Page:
Advanced Search

World Bank: Arab world hit hard by climate change

World Bank: Arab world hit hard by climate change
Gulf News
Doha, Qatar

World Bank: Arab world hit hard by climate change

Doha, Qatar: Global warming will have dire consequences for the Middle East and North Africa, with even hotter and drier conditions devastating everything from agriculture to tourism, a World Bank report said on Wednesday( December 5).

On current trends, average temperatures in Arab countries are likely to rise by as much as three degrees Celsius (5.4 Fahrenheit) by 2050 - and double that for night-time temperatures, said the report released at UN climate talks in Doha.

Rainfall in the region with the world’s lowest endowment of fresh water is projected to become even more unreliable, and flash floods more frequent.

“The climate of Arab countries will experience unprecedented extremes,” warned the report.

“Temperatures will continue to reach record highs, and in many places there will be less rainfall. Water availability will be reduced, and with a growing population the already water-scarce region may not have sufficient supplies to irrigate crops, support industry, and provide drinking water.

“Climate change will not only challenge the status quo: it will threaten the basic pillars of development.”

The report was presented at the United Nations climate negotiations in Doha, Qatar, where nearly 200 delegates for the first time are in the Middle East to discuss cutting emissions in an attempt to ensure that global temperatures don’t rise more than 2 degrees C (3.6 degrees F) over what they were in preindustrial times.

The World Bank said climate change has, or soon will, affect most of the 340 million people in the Arab region - but the 100 million poorest, with fewer resources to adapt, will feel it most.

It will affect livelihoods - causing a cumulative drop in household incomes of about seven percent in Syria and Tunisia and 24 percent in Yemen, said the report.

All but six Arab countries already suffer from water scarcity, which is defined as less than 1,000 cubic metres (264,200 gallons) of water per person per year.

Climate change is expected to reduce water runoff by another 10 percent by 2050, while demand will grow by 60 percent.

No results

Meanwhile, a number of negotiators agreed that the first part of the UN Climate Change conference COP18 CMP8 negotiations have not resulted in any concrete decisions, especially in extending the Kyoto Protocol.

There was a voluntary agreement by the donor countries to provide $30 billion, and those countries have exceeded that, US negotiator Jonathan Pershing said. “The question of whether there is a new commitment that gets announced here is not the right question. The current discussions obligated us to look at a 2020 number. That’s what we agreed to do. They committed us as a downpayment in good faith to look at a $30-billion collective effort, and we have done more than that. In that sense I think we are doing what we agreed to do and what we’ve committed to do,” he said.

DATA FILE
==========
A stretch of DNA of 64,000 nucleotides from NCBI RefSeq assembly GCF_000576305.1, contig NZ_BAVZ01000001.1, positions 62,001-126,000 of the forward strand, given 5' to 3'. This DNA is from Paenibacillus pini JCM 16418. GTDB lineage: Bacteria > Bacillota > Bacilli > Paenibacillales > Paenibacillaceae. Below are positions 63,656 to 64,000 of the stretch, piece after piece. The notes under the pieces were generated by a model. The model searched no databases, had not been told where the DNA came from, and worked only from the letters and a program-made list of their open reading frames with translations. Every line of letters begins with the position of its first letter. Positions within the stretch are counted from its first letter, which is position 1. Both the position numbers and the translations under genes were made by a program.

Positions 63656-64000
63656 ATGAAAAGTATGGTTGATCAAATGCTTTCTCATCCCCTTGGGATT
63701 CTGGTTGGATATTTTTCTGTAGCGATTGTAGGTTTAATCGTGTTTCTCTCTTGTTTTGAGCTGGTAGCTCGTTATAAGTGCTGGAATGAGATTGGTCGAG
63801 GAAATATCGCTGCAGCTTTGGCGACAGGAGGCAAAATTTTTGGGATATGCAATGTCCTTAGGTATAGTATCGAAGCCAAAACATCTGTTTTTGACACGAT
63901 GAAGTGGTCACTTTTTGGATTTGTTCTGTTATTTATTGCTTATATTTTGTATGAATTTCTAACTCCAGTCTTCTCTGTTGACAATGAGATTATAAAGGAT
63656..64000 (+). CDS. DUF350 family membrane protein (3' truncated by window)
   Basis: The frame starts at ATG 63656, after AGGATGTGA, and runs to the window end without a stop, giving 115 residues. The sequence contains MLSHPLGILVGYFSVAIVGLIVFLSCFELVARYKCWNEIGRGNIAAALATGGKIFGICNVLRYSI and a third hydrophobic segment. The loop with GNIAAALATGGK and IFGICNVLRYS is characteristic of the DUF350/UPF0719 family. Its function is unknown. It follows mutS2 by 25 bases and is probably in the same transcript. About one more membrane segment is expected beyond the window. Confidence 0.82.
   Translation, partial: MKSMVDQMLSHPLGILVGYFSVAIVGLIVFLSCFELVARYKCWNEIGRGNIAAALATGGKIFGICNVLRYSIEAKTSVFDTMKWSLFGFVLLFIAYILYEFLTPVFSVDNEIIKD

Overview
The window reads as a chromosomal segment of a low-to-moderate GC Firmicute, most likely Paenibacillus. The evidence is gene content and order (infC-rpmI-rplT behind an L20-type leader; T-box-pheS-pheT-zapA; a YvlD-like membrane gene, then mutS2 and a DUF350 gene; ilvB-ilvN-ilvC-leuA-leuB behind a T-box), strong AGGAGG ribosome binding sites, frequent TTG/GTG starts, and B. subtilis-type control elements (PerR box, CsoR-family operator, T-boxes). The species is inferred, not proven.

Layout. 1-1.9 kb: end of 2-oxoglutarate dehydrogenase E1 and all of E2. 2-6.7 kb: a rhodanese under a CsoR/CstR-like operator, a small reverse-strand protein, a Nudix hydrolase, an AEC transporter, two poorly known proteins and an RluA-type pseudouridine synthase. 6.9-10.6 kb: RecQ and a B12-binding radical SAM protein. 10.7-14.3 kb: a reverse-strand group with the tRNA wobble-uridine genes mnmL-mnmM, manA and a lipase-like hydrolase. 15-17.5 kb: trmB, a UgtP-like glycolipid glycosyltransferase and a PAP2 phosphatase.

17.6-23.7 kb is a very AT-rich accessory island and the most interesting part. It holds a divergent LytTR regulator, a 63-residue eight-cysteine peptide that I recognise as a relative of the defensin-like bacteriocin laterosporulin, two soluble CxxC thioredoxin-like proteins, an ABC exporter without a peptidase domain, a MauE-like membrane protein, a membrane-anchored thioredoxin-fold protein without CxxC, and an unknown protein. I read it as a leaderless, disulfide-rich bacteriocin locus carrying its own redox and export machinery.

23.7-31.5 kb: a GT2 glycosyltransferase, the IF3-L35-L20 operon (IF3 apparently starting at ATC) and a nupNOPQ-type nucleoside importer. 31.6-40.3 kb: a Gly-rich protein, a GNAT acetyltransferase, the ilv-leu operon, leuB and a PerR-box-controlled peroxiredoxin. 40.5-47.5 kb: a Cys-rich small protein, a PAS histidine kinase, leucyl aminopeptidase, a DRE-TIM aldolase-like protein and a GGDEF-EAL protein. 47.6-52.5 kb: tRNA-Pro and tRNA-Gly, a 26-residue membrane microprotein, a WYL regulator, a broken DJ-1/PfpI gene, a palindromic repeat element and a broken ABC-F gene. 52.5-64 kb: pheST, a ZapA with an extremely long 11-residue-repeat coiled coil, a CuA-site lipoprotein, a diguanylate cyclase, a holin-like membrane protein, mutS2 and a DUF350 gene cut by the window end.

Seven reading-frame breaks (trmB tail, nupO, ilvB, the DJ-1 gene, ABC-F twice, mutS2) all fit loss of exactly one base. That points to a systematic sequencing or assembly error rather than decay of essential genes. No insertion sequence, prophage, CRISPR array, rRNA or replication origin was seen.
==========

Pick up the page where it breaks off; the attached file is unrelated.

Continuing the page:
“At least someone came forward and put something on the table, regardless of the amount, at least we are inching forward in the right direction.” Ambassador Ronny Jumeau, from the Seychelles and part of the Alliance of small island states, said.

The major issue seemed to be that there was a lack of ambition from all countries when it came to the Kyoto Protocol. Pa Ousman Jarju from The Gambia and Chair of the least developed countries said: “We want something concrete, something robust to how to increase the level of ambition.”

Jumeau said that there was a focus on loss and damage during the negotiations, because in the past there was a fail in ambition in mitigation and a fail in ambition in adaptation and the consequences brought them to loss and damage and now they need to deal with it. He added that if nothing is done soon, they will have to consider relocation, as some of the islands will be destroyed and disappear.

Betts and Pershing said that the EU and the US are both committed to continuing to support the Climate Finance, which is set to help countries affected by climate change.

Jameau noted that just because of Hurricane Sandy, the governors of New York, New Jersey and Connecticut have asked the US federal government for about 83 billion dollars, “not for one year but one storm” , he added that typhoon that hit the Philippines was the 16th this year. Explaining that the money demanded for the fund, which is 100 billion dollars a year until 2020, was not a lot when compared to the hree states.

Jarju said he was confident that they will get the money, which he said was part of the package and that they will negotiate till the last minute to get it by the end of Doha.


By visiting EJN's site, you agree to the use of cookies, which are designed to improve your experience and are used for the purpose of analytics and personalization. To find out more, read our Privacy Policy

Related Stories